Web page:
I think I have come to realise that preaching the whole counsel of God is not expositing every verse in the pulpit but preaching the word of God in such a way that it is faithful to the text, the canon of scripture and the Gospel. This does mean I am going to work hard at exegeting the text but this will also mean that I free myself up to preach bigger chunks and to tackle books of the Bible at a faster clip then if I thought I had to exposit every verse. I am thankful to brothers who can preach slowly through books of the Bible I think I have come to realise that is not me. But I am still going to be an expository preacher who preaches the whole counsel of God!

    What do you think “preaching the whole counsel of god” means and what does it look like for you to do it?

     

  • Baptism: The book of Acts

    In the book of Acts baptism is an initiatory rite closely associated with conversion to Christianity.

    The following examples make it clear that believing, repenting and being baptised go together in the book of Acts.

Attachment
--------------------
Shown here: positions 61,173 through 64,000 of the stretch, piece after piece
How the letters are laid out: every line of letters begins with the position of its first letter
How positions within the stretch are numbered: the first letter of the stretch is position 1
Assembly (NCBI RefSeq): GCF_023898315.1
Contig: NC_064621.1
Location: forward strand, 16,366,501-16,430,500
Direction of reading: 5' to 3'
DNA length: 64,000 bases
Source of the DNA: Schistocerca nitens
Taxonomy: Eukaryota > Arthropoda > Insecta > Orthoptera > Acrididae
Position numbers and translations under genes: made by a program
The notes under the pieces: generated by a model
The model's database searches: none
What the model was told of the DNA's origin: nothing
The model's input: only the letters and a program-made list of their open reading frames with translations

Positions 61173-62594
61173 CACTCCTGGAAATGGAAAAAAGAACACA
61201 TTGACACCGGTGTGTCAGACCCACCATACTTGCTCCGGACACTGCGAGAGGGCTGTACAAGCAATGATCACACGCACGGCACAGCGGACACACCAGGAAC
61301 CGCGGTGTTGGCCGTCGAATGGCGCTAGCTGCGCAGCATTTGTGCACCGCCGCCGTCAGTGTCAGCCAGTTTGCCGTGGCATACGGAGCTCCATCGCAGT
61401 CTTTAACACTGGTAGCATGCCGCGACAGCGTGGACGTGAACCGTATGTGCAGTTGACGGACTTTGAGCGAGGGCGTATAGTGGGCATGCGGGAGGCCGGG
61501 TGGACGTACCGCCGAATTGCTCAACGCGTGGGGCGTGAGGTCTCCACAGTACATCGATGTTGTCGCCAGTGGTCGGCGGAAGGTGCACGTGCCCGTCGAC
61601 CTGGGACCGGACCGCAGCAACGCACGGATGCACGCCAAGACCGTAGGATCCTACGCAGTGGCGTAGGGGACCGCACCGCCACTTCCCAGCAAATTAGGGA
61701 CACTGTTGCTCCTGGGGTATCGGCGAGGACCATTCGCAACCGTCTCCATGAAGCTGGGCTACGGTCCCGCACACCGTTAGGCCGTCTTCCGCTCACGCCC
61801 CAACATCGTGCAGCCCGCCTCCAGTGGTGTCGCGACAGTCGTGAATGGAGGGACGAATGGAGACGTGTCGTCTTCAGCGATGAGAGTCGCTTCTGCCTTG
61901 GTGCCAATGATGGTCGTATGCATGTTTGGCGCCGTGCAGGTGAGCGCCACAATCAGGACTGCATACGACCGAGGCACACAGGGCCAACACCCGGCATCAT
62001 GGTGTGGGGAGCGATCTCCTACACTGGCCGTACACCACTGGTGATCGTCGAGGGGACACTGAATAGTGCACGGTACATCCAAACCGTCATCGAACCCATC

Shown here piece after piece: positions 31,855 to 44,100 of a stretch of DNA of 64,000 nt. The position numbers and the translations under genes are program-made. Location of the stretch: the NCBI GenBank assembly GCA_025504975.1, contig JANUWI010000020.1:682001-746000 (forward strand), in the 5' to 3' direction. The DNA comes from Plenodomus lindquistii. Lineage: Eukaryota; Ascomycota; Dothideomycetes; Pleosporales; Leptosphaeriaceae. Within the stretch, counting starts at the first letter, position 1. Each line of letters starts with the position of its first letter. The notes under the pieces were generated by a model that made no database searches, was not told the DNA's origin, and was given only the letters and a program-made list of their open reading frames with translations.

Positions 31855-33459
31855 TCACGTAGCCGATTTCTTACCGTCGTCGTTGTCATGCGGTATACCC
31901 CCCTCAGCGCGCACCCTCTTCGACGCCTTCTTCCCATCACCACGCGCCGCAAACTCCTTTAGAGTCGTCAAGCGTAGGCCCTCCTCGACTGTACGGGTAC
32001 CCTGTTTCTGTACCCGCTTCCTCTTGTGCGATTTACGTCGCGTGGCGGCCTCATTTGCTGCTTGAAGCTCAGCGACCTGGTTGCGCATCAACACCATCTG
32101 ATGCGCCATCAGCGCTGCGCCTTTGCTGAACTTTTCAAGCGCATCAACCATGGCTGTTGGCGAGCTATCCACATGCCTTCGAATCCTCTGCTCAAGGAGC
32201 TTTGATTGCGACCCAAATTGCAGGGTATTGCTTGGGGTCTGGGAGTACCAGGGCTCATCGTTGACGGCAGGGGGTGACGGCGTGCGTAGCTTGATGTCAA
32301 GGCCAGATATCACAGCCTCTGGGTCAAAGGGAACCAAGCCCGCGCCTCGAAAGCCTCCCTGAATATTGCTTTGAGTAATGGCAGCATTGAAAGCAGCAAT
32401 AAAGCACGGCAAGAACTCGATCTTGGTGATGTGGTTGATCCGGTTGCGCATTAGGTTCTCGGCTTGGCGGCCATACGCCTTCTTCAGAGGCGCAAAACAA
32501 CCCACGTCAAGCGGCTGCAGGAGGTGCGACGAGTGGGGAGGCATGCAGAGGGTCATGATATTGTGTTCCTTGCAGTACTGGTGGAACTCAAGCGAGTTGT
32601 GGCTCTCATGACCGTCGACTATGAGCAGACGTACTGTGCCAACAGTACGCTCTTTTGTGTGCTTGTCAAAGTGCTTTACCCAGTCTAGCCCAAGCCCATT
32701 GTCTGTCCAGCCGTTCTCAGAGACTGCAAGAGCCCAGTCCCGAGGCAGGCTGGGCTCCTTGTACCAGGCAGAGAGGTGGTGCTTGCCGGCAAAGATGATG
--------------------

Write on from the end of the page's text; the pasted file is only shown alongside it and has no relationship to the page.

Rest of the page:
Acts 2:38 Repent and be baptized, every one of you, in the name of Jesus Christ for the forgiveness of your sins. And you will receive the gift of the Holy Spirit.

    Acts 8:12-13 But when they believed Philip as he proclaimed the good news of the kingdom of God and the name of Jesus Christ, they were baptized, both men and women.  Simon himself believed and was baptized. And he followed Philip everywhere, astonished by the great signs and miracles he saw.

    Acts 10:43-48 All the prophets testify about him that everyone who believes in him receives forgiveness of sins through his name. While Peter was still speaking these words, the Holy Spirit came on all who heard the message.  The circumcised believers who had come with Peter were astonished that the gift of the Holy Spirit had been poured out even on Gentiles.  For they heard them speaking in tongues and praising God.  Then Peter said, “Surely no one can stand in the way of their being baptized with water. They have received the Holy Spirit just as we have.” So he ordered that they be baptized in the name of Jesus Christ. Then they asked Peter to stay with them for a few days.